Raining in Mauritius? Why not soak up some culture instead?
You’ve probably already seen pictures of Mauritiuscreeping into your instagram feed, but you might not have heard that Mauritius is also a Cultural Destination…
The months of January and February allow for ample immersion in local life with the celebrations of Thaipoosam Cavadee , the Abolition of Slavery , Maha Shivaratree and the Chinese Spring Festival . What makes Mauritius unique is the diverse tapestry of sights on these occasions that also take us a little deeper in the Mauritian history.
The island was once colonised by the French, then by the British, during which time, thousands of black slaves and indian and chinese indentured labourers came to work on plantations. The sega was then born: a festive local music with the traditional ravanne diffusing pure pleasure for all senses. The sega music and dance lie at the heart of the Creole culture.
Credits: Flying Freaks
And for cultural fusion at its best, head to a kovil early morning on Thaipoosam Cavadee and make sure you do not miss the lion dance show on Chinese Spring Festival.
A perfect mix of island cool and cultural exuberance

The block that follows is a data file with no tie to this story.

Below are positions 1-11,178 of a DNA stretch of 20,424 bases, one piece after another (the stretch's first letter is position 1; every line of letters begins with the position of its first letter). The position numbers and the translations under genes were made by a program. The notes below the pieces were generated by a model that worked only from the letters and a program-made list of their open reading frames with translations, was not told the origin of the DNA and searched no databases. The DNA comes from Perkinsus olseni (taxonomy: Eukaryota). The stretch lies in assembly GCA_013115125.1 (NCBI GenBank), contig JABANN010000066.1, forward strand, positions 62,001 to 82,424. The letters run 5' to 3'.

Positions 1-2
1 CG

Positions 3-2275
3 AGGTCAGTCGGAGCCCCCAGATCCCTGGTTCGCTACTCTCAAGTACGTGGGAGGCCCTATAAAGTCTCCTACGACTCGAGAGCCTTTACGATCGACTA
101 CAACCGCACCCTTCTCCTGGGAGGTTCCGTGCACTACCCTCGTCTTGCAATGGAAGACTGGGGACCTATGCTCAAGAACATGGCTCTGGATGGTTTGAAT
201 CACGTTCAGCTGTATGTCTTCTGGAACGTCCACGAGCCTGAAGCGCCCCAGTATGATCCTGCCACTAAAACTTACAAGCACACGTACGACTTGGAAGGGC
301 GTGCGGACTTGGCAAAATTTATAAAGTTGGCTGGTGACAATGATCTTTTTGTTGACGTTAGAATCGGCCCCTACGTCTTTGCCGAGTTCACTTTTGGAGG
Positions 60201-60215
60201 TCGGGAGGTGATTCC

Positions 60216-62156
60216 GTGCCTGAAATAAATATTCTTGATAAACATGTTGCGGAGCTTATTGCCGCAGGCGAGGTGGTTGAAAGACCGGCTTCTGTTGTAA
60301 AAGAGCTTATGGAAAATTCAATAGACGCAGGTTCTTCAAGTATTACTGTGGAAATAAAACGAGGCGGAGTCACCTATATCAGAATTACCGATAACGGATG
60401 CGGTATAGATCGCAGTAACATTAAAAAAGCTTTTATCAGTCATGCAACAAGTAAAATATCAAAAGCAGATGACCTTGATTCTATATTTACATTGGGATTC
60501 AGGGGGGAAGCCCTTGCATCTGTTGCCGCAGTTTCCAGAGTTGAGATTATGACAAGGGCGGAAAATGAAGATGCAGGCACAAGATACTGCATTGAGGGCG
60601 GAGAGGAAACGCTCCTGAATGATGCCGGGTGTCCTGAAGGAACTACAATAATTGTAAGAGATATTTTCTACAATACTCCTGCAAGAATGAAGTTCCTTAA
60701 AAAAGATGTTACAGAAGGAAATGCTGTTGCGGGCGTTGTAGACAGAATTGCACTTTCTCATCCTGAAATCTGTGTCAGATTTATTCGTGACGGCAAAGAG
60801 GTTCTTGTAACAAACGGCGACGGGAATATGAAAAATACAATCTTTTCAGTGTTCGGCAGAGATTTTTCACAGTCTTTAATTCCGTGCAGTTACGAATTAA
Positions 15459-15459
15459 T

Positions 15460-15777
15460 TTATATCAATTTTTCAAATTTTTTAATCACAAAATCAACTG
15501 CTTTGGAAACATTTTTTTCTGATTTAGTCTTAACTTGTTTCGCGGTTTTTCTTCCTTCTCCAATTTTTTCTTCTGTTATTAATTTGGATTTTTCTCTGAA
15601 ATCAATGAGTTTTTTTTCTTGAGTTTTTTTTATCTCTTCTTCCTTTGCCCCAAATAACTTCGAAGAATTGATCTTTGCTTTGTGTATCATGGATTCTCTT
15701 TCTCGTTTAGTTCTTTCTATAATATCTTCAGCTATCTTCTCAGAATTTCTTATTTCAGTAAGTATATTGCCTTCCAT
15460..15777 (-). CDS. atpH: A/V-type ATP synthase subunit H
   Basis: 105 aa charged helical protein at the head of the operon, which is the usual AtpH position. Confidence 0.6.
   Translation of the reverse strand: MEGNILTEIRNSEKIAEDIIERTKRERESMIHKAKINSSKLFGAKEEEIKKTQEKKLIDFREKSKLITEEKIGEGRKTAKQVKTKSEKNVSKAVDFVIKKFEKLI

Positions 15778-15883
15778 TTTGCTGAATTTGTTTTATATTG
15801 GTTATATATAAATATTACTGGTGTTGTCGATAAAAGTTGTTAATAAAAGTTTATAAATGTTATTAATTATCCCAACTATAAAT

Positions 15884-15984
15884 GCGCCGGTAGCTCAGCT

All throughout the year, diverse traditional festivals and celebrations like Eid, Ganesh Chathurti, Christmas and Divali remind us of the island’s rich cultural heritage. Mauritius boasts amazing tamil temples with their colourful and exquisitely carved towers, beautiful mosques , like the Jummah Mosque, in Port-Louis , built in 1853, cathedrals and old chapels sprinkled across the island, all leaving a deep impression.
From the striking beaches to the frenetic streets of Port-Louis, Mauritius also has a hearty food scene with diverse cuisines reflecting its multicultural heritage : hot curries, chinese dumplings, fried noodles, rougaille… The island is definitely home to good food, amazing beaches and hotels, alluring landscapes, inviting people and… fascinating culture.